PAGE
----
My dear African brothers and sisters, there is nothing about the African that does not coexists with freedom and justice. Our people do not prefer injustice nor a state where there is a lack of respect for human rights and the rule of law. What you have demonstrated in the last few months and across Africa is a testament to this fact. 
The wind of change is blowing in Africa. A new breed of democratic leaders, civil society groups and freedom lovers are emerging. From Ghana to Nigeria, La Cote d’Ivoire to Sierra Leone, the message of our people is clear; we want accountable leadership that has the highest standards of respect for the rule of law, justice and human rights.

But, my fellow Africans, make no mistake, this aspiration has to be backed by a constant dialogue, interaction and determination as you are demonstrating here today in this national stakeholders’ conference. We must begin this dialogue not in the usual prescriptiveness about how we should strengthen democratic processes and preach those platitudes of tolerance and unity. But we must begin this conversation by looking at how we put the building blocks in place to prevent the tendencies of dictatorship and tyranny from emerging. We must also begin this dialogue by ensuring that we put an end to the trend of impunity that has made it easier to erode democratic rights and freedoms and allow injustice to thrive.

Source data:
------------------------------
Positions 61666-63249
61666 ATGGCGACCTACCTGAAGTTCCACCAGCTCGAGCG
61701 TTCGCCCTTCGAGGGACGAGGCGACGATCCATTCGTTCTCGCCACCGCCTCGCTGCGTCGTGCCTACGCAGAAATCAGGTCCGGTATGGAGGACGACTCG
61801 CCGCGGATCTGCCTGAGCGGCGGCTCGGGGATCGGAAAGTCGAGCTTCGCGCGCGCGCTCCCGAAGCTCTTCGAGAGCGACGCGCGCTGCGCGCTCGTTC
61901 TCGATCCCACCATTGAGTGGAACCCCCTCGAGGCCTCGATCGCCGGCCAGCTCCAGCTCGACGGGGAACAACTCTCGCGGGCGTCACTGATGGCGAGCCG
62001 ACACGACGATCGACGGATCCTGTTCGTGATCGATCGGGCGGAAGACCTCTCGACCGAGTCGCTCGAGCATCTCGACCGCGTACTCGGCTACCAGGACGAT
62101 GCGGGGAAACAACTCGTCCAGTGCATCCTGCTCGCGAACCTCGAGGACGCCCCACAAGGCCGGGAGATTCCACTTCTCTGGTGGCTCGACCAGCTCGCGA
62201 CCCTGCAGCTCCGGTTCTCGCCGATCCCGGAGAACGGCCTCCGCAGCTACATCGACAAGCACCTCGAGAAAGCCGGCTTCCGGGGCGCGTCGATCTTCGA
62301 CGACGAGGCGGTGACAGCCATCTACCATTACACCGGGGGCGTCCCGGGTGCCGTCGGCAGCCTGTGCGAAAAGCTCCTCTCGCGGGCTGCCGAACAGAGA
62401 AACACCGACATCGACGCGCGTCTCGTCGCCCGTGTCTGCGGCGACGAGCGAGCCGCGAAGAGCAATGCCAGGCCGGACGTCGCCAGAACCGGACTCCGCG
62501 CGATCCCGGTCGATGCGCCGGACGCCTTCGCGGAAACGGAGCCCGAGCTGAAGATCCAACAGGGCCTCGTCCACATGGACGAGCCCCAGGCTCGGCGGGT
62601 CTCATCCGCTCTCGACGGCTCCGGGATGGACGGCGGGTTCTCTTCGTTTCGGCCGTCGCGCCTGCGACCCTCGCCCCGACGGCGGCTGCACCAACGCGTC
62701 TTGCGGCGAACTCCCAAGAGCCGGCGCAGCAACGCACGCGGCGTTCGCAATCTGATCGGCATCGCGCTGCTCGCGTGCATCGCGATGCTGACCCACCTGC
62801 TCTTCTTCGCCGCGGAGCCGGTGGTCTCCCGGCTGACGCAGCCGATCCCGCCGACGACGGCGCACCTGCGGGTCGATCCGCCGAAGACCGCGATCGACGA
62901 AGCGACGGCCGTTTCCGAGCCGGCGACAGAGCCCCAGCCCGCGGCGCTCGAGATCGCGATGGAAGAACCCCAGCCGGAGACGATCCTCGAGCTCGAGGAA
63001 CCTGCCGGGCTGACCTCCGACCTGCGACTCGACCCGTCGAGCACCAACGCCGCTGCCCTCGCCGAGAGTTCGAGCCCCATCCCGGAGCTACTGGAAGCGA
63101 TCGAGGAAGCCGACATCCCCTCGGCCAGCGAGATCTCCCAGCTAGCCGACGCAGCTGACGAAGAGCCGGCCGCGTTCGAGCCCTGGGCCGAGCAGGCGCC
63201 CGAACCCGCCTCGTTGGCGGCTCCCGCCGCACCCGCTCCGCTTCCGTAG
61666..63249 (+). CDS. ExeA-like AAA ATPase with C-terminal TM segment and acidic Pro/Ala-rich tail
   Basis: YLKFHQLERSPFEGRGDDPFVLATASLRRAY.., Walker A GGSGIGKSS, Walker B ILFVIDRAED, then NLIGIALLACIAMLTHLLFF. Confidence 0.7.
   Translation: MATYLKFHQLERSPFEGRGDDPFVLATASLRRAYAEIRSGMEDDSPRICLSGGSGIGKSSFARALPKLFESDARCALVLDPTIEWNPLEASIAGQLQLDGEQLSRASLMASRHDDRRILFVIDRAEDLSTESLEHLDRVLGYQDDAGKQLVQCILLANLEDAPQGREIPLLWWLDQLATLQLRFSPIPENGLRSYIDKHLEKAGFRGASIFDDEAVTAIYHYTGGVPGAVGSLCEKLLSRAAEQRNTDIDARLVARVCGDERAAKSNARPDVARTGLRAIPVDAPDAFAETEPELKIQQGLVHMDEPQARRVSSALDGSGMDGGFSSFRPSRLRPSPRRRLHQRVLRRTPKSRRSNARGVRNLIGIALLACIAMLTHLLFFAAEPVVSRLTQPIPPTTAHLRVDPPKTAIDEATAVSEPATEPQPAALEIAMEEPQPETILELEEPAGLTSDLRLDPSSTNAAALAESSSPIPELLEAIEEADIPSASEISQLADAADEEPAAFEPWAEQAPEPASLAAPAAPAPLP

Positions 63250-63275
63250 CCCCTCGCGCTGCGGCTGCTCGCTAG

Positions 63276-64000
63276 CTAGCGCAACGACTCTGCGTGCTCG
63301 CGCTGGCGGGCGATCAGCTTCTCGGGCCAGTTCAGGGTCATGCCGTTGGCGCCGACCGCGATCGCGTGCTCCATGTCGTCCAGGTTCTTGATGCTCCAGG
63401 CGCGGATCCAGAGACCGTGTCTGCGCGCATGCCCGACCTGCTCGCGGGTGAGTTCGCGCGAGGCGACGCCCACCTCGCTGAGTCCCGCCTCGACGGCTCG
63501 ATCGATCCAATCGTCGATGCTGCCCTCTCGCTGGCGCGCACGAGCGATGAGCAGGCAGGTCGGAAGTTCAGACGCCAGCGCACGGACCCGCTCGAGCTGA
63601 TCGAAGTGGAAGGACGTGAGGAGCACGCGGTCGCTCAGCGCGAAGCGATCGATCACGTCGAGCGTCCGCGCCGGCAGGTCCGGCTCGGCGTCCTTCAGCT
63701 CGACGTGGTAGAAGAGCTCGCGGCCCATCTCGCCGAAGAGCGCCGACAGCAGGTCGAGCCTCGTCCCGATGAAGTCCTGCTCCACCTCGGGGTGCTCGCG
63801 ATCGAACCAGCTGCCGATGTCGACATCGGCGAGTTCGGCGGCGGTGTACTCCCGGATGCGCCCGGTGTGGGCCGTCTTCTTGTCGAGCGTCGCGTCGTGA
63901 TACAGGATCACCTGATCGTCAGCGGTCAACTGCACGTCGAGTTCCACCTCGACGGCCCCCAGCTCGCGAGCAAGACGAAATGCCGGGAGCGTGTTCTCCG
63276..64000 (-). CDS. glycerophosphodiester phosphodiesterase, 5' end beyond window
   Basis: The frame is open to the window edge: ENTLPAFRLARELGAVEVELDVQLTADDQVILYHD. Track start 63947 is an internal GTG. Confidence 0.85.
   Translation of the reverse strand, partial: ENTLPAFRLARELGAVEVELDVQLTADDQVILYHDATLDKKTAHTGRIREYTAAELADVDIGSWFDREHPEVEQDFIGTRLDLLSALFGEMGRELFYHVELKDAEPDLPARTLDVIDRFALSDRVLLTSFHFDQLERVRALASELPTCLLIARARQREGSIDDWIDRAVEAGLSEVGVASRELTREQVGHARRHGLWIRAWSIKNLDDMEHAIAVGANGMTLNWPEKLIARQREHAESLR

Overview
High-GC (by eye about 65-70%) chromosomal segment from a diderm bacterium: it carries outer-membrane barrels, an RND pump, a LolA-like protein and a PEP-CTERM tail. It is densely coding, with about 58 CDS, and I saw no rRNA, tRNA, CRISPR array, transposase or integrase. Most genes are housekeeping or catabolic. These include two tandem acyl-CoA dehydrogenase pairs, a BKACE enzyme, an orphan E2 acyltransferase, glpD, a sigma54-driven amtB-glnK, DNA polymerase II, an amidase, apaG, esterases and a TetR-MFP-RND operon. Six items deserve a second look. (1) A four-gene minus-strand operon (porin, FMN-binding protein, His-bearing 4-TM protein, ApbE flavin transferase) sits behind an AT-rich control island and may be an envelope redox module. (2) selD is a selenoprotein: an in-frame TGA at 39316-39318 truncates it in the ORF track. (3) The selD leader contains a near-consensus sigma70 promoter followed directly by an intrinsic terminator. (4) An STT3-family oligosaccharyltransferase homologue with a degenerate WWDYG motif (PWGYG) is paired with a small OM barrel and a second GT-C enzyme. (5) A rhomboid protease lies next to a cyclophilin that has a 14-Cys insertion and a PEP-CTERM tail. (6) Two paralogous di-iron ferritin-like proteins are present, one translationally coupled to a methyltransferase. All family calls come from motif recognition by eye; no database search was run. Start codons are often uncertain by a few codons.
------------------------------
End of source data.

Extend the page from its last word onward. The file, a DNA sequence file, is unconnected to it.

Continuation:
Transitional Justice Mechanism
Honourable Minister, distinguished guests, ladies and gentlemen, there cannot be a better opportunity to discuss the need for transitional justice mechanism. We are acutely aware of the horrors of the past but equally so in a closely intertwined and complex social infrastructure of the Gambia, there is the need to tread cautiously in the search for justice. The very objective of transitional justice policy is to end the culture of impunity and establish the rule of law in the context of democratic governance.